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Friday Bread Basket 4/7/23
Another holiday smashup
Welcome to the Wordloaf Friday Bread Basket, a weekly roundup of links and items relating to bread, baking, and grain. This weekend sees convergence of the three major spring religious holidays — Passover, Easter, and Ramadan — something that only happens three times a century, apparently. I am not a religious person, but I will be making the Armenian traditional end-of-lent indulgence, choreg, recipes for which you can find here (yeasted) or here (sourdough). (This year I am going to dye eggs and then braid them into the loaves, something I’ve not done before.)
Eater’s Rebecca Flint Marx ran a taste test to determine the “least bad” matzo you might find in a supermarket, as a service to everyone observing Passover right now:
Tonight is the first night of Passover. While there’s a lot to love about Passover — personally, I’m here for the plagues and the charoset — matzo is generally excluded from the list of reasons to look forward to the holiday. The unleavened bread, which is consumed during the seven (or eight) days of Passover in commemoration of the Israelites’ exodus from Egypt, has the flavor and texture of the affliction it’s meant to evoke. But where some might argue that it doesn’t matter which brand of matzo you buy, insofar as all of them look and taste like building material, anyone who has subjected their colon to several straight days of the stuff knows this to be untrue. So we decided to conduct a completely unscientific taste test to determine the least bad matzo that’s readily available on supermarket shelves. While whole-wheat, spelt, and flavored matzot exist, we stuck to plain to maintain a level playing field, such as it is, making exceptions only for gluten-free and egg matzo options. As one taster said upon seeing the boxes of matzo that awaited us, “Let’s get constipated!”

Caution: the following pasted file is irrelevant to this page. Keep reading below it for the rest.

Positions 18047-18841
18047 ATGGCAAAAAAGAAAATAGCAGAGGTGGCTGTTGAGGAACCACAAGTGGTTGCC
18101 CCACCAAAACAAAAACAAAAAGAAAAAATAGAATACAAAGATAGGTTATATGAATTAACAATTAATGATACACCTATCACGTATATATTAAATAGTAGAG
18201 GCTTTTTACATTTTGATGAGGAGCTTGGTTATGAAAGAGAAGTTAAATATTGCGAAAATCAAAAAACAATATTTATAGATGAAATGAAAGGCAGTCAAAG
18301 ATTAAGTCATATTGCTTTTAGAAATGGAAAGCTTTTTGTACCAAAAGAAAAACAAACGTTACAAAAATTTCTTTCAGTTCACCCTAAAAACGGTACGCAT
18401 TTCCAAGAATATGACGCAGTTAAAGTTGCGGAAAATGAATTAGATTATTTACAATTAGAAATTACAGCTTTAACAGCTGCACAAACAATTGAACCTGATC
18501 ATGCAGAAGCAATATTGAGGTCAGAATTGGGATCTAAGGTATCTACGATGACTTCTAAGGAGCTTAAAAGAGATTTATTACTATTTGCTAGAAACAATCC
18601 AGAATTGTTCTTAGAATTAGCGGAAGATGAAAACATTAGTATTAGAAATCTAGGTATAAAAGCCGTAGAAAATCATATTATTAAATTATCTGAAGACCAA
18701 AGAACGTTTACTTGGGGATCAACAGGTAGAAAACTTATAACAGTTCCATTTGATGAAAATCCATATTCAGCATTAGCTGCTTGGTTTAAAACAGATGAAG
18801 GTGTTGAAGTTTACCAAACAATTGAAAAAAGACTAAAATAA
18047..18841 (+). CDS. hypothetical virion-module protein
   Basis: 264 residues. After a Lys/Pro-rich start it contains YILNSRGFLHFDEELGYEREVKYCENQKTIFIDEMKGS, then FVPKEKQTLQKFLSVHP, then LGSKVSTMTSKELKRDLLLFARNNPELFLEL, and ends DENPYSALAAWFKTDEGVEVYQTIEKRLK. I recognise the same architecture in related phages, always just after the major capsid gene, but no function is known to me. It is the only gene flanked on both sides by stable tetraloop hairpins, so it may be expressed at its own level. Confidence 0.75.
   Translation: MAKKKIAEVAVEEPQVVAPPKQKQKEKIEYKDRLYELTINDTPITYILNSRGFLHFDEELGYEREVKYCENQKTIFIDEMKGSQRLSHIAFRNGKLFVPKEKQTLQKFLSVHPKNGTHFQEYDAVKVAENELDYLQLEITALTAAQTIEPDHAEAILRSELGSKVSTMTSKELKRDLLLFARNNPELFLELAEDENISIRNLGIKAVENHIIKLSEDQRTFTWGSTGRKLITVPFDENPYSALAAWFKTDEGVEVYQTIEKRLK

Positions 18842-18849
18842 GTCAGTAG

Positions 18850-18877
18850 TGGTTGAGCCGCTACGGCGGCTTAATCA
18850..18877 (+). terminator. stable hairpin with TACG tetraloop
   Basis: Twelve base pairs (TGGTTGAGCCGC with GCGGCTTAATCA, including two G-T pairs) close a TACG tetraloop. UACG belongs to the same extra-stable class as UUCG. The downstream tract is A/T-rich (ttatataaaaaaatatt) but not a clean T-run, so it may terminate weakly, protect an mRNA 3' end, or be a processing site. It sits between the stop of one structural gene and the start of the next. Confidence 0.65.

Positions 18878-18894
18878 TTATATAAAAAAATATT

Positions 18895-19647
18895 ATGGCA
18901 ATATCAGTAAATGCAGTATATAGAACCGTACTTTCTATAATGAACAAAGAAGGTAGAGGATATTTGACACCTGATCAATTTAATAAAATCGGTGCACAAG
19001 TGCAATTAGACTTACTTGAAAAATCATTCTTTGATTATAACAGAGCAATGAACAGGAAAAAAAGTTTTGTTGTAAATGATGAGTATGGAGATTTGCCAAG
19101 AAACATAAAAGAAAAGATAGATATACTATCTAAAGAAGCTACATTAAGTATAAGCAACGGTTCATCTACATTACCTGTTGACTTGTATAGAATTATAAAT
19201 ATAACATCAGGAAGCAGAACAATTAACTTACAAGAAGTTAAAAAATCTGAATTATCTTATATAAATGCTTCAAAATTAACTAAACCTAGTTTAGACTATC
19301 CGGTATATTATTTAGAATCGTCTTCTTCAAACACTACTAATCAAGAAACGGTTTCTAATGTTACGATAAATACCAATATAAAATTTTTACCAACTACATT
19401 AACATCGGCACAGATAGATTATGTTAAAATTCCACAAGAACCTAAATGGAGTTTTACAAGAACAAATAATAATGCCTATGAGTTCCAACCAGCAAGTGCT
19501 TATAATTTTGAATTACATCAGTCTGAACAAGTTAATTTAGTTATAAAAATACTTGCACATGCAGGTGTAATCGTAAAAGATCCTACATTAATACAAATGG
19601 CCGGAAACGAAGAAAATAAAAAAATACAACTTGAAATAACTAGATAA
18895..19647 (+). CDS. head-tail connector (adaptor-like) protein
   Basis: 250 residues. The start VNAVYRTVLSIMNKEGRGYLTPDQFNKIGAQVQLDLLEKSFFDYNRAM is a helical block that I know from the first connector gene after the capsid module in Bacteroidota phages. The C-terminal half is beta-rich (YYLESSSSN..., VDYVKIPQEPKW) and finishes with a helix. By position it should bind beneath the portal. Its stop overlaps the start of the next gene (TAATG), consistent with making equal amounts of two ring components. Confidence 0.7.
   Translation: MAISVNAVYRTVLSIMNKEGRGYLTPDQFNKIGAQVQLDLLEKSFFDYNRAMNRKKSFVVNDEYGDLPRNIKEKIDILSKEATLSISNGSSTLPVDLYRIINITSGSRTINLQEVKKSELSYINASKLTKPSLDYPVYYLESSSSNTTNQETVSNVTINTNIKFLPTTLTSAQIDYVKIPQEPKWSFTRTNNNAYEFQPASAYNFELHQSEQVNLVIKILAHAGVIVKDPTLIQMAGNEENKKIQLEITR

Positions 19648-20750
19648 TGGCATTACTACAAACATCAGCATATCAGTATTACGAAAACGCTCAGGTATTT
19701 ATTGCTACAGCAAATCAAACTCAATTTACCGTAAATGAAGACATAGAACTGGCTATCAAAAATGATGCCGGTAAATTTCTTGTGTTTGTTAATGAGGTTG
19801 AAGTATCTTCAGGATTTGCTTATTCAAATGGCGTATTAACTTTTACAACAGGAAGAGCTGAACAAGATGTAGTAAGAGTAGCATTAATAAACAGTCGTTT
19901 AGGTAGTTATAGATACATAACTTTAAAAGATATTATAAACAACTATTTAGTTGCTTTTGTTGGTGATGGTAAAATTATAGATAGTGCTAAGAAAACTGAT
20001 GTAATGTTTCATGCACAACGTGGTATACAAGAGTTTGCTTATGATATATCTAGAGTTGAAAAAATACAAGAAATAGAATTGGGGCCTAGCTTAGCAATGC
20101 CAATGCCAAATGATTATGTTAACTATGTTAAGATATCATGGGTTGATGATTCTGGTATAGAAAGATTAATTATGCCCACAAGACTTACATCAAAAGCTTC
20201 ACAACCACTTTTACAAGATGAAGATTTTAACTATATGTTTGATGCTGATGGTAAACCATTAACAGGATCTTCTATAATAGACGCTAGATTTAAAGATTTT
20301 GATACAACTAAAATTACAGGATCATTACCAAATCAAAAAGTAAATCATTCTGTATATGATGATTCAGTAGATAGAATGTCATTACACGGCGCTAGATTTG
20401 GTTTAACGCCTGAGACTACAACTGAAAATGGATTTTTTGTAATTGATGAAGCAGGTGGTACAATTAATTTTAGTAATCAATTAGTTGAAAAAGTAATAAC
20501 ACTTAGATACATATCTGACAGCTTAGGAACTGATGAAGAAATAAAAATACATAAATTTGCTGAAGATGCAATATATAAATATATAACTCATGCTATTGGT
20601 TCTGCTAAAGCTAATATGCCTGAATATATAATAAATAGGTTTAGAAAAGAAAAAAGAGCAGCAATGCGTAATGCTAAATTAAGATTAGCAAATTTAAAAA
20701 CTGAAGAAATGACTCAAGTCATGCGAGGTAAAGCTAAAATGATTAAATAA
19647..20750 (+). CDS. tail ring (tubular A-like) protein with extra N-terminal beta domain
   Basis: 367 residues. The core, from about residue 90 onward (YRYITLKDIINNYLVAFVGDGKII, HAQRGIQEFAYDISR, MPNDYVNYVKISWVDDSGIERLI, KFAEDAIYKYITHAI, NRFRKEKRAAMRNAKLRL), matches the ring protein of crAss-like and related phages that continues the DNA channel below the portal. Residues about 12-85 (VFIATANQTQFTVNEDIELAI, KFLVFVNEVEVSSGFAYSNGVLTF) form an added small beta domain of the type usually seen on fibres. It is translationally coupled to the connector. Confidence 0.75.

While I am more of a leavened-bread type, I can appreciate the occasional matzo, so this is useful intel.
Bigger than a bread box
Grub Street’s Choire Sicha talks to Chase Fox Harnett, a former model turned wood-fired bread baker, who began vending his loaves in a somewhat mysterious manner:
On misty weekend mornings, sometimes a strange cabinet would appear on a rural corner or riverfront promenade in a town like Peekskill or Chappaqua. Signage would indicate it contained fresh homemade bread and that you could take what you want and pay what you want. Locals, a little obsessed with chasing down free sourdough, signed up for email alerts or followed the bread’s account on Instagram. I never indulged but watched and waited patiently for the big reveal: Was this Entenmann’s, or Heaven’s Gate?
But the rationale of this bread, when it was revealed, turned out to be stranger: One day, it was announced that you could become a bread subscriber, which granted you a skeleton key to your own personal bread cabinet at a brewery in Ossining and the ability to order bread at a decent price. This charmingly addled business model, in which you paid money for the right to buy bread, melding high-end exclusivity with charm and carbs, was perfect for this rural-suburban chunk of Westchester.
Doug Mack’s Snack Stack just did a deep dive into the Italian-Chinese-American mashup that is the Jeno’s pizza roll:
You can buy little snacky hand pies around the world—pasties, dumplings, empanadas, samosas; the genre is a recurring theme of this newsletter—but while most are available in a frozen version, the one you’re usually thinking of comes from a little storefront, a roadside stand, or hot out of a simmering pot in grandma’s kitchen. They’re crafted with love and attention to detail. They tell a story of a place.
Pizza rolls come in a bag from Walmart.
And yet. If you look closer, they have their own tale to tell, one with fascinating layers and twists and turns. All told, pizza rolls just might be the closest thing that exists to an edible decoder ring for midcentury American cuisine.
I did not really know anything about the story behind Jeno’s pizza rolls, aside from the fact that they were the creation of an Italian-American named Jeno. Something I especially did not know until reading Doug’s story was that Jeno’s was a later spin-off of Jeno Paulucci’s earlier endeavor, Chun King, which sold frozen and canned Chinese-esque dishes to Americans by adding…Italian seasonings to them?
That’s it for this week’s bread basket. I hope you all have a peaceful weekend, whatever holidays you celebrate (or not). See you on Monday.